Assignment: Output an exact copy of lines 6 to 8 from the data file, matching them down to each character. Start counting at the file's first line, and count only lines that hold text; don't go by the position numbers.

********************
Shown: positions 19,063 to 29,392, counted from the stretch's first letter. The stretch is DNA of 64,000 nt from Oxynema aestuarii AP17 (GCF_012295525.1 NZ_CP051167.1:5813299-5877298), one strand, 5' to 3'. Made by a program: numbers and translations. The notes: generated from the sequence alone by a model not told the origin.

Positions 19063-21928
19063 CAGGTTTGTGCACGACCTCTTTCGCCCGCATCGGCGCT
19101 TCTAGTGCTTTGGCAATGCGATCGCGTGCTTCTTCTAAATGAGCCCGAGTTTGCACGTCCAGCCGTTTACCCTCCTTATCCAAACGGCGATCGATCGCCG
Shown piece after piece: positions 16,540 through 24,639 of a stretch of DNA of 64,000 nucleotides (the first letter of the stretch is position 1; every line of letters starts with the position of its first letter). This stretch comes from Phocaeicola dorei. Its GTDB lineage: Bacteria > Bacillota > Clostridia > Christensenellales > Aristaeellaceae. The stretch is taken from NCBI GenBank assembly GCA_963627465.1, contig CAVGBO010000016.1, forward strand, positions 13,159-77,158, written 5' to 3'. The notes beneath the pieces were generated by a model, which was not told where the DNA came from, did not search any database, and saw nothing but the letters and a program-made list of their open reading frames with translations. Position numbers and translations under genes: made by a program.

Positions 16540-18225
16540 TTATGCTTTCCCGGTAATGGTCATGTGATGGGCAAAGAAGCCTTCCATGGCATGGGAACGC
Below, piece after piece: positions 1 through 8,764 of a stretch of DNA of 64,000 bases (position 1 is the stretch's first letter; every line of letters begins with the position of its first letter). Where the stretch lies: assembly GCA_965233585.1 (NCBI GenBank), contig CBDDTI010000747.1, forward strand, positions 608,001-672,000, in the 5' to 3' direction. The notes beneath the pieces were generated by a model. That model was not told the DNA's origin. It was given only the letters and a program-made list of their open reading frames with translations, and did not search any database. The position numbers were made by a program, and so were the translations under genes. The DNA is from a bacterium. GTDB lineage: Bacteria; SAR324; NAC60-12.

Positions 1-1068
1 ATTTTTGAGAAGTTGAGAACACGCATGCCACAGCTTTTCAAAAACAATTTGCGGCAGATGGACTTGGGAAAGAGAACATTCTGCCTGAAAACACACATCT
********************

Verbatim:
Positions 16540-18225
16540 TTATGCTTTCCCGGTAATGGTCATGTGATGGGCAAAGAAGCCTTCCATGGCATGGGAACGC
Below, piece after piece: positions 1 through 8,764 of a stretch of DNA of 64,000 bases (position 1 is the stretch's first letter; every line of letters begins with the position of its first letter). Where the stretch lies: assembly GCA_965233585.1 (NCBI GenBank), contig CBDDTI010000747.1, forward strand, positions 608,001-672,000, in the 5' to 3' direction. The notes beneath the pieces were generated by a model. That model was not told the DNA's origin. It was given only the letters and a program-made list of their open reading frames with translations, and did not search any database. The position numbers were made by a program, and so were the translations under genes. The DNA is from a bacterium. GTDB lineage: Bacteria; SAR324; NAC60-12.